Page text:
The Czech foreign minister said he would summon Chinese ambassadors to Prague after Beijing threatened the opposition politician “pay a heavy price” for visiting the island of Taiwan.
“I expect the Chinese side to explain those words. Of course the visit affects our relations with China, but I think things have gone too far,” Czech Foreign Minister Tomas Petricek told his colleagues. reporter in Prague today.
Czech Foreign Minister Tomas Petricek. Photo: RMX.
The statement was made by Mr. Petricek after Chinese Foreign Minister Wang Yi warned Czech Senate President Milos Vystrcil “paid a heavy price” for his visit to the island of Taiwan on August 30.
Wang accused Vystrcil of acting thoughtlessly, defying the “One China” principle and “turning himself into the enemy of 1.4 billion Chinese people”. The Chinese Foreign Minister affirmed Beijing would not tolerate such “public provocation”.
The Czech government recognized the “One China” policy, which viewed Taiwan as part of mainland China, and pledged not to send government officials to visit the island. Vystrcil, however, is a member of the opposition right-wing party and is not bound by the rule.
Vystrcil and a delegation of 90 members, including politicians, businessmen, scientists and journalists, landed at Taiwan Taoyuan Airport on the morning of August 30, starting a five-day visit. The President of the Czech Senate said his visit was aimed at promoting business relations with the island of Taiwan.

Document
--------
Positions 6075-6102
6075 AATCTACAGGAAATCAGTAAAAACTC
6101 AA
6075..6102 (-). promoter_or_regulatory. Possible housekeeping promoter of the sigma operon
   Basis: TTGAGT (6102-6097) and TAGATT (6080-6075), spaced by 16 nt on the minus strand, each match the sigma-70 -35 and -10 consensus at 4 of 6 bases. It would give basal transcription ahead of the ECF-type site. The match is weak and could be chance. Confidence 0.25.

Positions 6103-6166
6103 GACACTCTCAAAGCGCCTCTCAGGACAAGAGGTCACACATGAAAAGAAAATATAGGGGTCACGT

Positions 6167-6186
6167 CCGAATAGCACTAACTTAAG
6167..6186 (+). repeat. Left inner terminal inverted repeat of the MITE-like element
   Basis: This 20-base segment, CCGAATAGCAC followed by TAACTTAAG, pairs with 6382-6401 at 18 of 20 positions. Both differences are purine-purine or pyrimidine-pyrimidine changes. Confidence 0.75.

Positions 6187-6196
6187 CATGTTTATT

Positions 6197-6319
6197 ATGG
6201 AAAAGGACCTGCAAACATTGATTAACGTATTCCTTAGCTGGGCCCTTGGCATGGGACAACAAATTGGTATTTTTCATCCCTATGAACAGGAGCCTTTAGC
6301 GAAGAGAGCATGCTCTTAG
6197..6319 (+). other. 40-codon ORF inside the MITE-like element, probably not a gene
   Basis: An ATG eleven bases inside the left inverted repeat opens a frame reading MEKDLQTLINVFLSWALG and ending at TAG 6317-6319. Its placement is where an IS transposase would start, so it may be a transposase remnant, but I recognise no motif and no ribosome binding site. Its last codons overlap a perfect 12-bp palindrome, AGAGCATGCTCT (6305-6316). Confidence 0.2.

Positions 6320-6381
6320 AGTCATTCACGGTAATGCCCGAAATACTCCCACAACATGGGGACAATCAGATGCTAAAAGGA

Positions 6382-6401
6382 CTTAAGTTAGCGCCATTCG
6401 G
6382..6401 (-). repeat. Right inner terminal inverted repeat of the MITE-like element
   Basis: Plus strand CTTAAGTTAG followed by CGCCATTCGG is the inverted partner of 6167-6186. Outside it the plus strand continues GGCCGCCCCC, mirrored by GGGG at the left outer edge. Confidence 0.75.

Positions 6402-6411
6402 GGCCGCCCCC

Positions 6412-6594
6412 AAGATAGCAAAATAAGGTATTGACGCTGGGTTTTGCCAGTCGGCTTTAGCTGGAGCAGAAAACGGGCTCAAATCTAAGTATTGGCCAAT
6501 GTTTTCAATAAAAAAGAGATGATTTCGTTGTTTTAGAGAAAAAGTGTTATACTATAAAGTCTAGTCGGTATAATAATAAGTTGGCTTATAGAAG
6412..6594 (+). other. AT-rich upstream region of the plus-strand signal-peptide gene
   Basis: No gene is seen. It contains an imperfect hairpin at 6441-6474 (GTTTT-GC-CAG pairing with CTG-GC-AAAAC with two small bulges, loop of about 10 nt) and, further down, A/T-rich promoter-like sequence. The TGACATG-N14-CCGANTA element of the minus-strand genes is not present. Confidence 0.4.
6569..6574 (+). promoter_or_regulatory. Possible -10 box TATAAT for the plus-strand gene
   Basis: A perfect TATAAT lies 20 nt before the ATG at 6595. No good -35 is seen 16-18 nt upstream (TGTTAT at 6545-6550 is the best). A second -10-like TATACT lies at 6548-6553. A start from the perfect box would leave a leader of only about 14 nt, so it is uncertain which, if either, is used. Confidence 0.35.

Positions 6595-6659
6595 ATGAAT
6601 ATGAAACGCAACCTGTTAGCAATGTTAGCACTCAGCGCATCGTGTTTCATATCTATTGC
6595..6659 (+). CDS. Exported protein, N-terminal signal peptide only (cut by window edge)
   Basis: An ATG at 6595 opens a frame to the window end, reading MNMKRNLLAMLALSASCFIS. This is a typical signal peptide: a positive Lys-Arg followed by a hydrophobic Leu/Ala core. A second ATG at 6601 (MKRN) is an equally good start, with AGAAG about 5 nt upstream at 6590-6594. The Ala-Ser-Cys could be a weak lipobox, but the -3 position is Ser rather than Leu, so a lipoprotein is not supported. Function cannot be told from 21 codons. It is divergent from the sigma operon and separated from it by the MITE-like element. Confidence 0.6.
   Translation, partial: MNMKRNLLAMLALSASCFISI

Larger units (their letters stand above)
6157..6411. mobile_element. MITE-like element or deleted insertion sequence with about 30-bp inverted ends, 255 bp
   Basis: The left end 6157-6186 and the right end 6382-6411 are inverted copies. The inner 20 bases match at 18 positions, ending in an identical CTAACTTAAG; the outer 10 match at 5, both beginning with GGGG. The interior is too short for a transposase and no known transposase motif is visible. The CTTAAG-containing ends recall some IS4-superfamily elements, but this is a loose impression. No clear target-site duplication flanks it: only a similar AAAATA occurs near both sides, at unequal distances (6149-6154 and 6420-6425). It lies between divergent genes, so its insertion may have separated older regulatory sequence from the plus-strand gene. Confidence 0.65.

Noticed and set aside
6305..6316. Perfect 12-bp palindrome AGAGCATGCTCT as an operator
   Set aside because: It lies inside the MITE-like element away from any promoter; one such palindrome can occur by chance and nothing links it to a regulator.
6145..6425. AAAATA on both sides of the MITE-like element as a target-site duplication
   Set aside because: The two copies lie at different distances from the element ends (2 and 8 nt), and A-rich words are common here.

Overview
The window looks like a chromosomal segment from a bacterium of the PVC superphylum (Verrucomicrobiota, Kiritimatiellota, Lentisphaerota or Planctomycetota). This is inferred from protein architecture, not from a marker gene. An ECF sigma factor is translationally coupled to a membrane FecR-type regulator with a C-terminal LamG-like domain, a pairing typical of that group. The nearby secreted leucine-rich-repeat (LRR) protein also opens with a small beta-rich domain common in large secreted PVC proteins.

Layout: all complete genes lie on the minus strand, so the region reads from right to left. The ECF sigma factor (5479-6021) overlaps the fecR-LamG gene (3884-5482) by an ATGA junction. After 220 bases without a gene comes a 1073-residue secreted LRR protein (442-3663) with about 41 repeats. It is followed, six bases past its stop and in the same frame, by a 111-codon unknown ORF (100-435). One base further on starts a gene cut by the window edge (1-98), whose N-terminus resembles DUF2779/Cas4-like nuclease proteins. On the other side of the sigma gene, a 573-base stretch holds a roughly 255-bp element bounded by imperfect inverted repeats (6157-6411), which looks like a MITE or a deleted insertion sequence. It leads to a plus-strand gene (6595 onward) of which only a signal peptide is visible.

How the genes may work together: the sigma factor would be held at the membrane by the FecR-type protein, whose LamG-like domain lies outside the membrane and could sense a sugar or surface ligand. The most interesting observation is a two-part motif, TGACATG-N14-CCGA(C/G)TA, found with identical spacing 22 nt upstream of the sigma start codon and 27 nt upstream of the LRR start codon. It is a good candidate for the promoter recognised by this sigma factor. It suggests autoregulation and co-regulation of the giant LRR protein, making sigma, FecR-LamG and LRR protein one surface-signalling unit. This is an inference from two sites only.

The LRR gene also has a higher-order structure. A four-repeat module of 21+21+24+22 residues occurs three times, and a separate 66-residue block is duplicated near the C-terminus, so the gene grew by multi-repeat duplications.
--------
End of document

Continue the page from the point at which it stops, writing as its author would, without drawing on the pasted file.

He spoke today at the parliament of Taiwan and is expected to meet leader Thai Anh Van. Ms. Thai welcomed Vystrcil’s move, saying the visit will “share many core values” and “promote further cooperation in all areas”.
Relations between the Czech Republic and China were hit hard last October after the Prague city hall pulled out of a friendship agreement with Beijing. Mayor Prugue Zdenek Hrib, who is currently on Vystrcil’s delegation, signed a partnership agreement with the island of Taiwan in January, angering mainland China.
China has always viewed Taiwan as part of a territory awaiting reunification, even by force. China also considers Taiwan one of the most sensitive and important issues in international relations, as well as opposes any moves it believes violates the “One China” principle.